A Traveller’s Life – Eric Newby

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I am ridiculously fond of this book. It reads as if a very exciting and slightly eccentric uncle has come to stay and is sat in a battered leather armchair telling tales – each story as unexpected as the last. It is the best kind of travel writing; stuffed full of character, carting you off to places that may not even exist anymore, and never being quite sure what’s around the next bend.

Newby had a fantastic life and treats all of it as an adventure. The domestic details of growing up in London in the early 1900s are spun out with as much energy and colour as his travels abroad. It is nothing short of bizarre to find the man best known for ‘A Short Walk in the Hindu Kush’ spent a good few years of his life working in Ladies’ Fashion, and for John Lewis at that. As my own grandfather worked in a similar role in London in the 50s and 60s, it was rather touching to see this section of his life written with the same humour and energy as the more naturally exhilarating setting of crewing a tall ship across the ocean.

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Muggins escapes to Sissinghurst

The UK is steeped in uncertainty today, however you feel about it. Even tea doesn’t help, which is equivalent to a national emergency. I took the responsible adult approach of running away to the nearest garden, drinking yet more tea and taking a year’s worth of photos. Thought I’d pass on the opportunity for escapism. Ladies and Gentlemen, Sissinghurst: as adapted by Vita Sackville West and brought to you by the National Trust.


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Capturing the Rye

Wandering through the cobbled streets of Rye in the sunshine is a quick introduction to all that is quintessentially British; Tudor and Georgian architecture, an abundance of churches and good pubs, forts and cannons, silly house names and plenty of fish and chips. We were lucky enough to catch both the sun and the blossom out and it was even warm enough for an icecream on a bench overlooking the marshes. My favourite find was the Tiny Bookstore, tucked away behind the church, which is brimming with beautiful old books, from leather bound books to classic penguins.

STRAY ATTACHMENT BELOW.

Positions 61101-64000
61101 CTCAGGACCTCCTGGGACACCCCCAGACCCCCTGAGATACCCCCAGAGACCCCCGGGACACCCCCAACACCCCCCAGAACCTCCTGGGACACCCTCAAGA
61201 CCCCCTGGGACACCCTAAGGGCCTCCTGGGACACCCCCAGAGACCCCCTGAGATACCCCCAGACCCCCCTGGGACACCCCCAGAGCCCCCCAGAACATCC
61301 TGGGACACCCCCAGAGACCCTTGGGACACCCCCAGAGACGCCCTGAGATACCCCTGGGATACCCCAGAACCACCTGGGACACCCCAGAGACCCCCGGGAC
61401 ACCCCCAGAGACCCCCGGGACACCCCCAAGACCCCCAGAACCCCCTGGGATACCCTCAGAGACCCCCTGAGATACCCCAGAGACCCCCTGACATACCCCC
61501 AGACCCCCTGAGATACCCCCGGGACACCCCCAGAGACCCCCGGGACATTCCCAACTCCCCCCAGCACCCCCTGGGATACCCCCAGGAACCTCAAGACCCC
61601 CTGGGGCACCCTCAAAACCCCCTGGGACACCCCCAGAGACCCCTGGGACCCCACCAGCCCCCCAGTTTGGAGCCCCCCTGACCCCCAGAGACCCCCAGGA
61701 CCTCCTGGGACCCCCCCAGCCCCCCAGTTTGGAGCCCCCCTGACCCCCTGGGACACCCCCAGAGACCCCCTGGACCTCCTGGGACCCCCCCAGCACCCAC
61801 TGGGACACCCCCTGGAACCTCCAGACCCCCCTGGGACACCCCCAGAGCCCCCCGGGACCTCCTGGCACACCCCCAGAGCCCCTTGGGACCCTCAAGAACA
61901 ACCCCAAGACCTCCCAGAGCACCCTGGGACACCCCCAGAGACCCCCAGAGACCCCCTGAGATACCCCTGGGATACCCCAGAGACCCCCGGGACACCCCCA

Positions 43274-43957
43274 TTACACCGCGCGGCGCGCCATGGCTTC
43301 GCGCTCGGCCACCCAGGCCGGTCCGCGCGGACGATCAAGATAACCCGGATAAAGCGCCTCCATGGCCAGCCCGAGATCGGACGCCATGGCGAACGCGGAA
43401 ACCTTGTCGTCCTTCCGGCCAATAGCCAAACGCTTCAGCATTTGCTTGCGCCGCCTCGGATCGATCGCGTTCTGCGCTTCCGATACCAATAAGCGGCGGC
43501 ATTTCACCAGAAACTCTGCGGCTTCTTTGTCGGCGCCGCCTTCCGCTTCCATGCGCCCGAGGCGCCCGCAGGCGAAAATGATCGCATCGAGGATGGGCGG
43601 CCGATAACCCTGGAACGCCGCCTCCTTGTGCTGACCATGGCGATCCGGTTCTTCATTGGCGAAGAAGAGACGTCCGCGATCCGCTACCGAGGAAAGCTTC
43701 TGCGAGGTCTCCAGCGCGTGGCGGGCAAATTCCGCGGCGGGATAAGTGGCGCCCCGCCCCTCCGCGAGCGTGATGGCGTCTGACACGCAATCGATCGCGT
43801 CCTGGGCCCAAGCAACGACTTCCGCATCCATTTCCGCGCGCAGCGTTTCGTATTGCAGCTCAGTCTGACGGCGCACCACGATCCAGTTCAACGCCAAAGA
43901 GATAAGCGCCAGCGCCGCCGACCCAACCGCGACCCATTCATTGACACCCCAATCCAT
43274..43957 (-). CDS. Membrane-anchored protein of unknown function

From the land of Green Ghosts – Pascal Khoo Thwe

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This is a transporting and absorbing read, yet to call it magical or enchanting feels far too flippant for writing that covers so much real suffering and violence. Pascal Khoo Thwe’s life story, from growing up in a catholic tribe in Burma to fighting in the jungle as a rebel, feels an important one to share. His keen observations and favouring of explanations in place of simple descriptions bring his narrative alive. The clarity of his writing and matter of fact approach do justice to both the delightfully fantastical and the unjustifiable atrocities he repeatedly witnessed. From the Padaung to Mandalay and on into the jungle, this is a captivating, educating and eye opening tale. Hand drawn illustrations and photographs underline the reality of both the wonders and the horrors.

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Looking for a few quotes, just one paragraph contained these two gems and every page is filled with meaningful and mesmerising passages.

On eating wasps

The meat of the baby wasp is tender, and the texture is somewhere between scrambled eggs and roast prawn….(many years later, I was to read Lewis Caroll. My descriptions sound quite like him but are literally true.) ….We regarded wasps as a delicacy, which is why we tried to be so precise in describing their taste – rather like wine-lovers in Europe.

On hanging honeycomb on doors to ward off spirits: Continue reading “From the land of Green Ghosts – Pascal Khoo Thwe”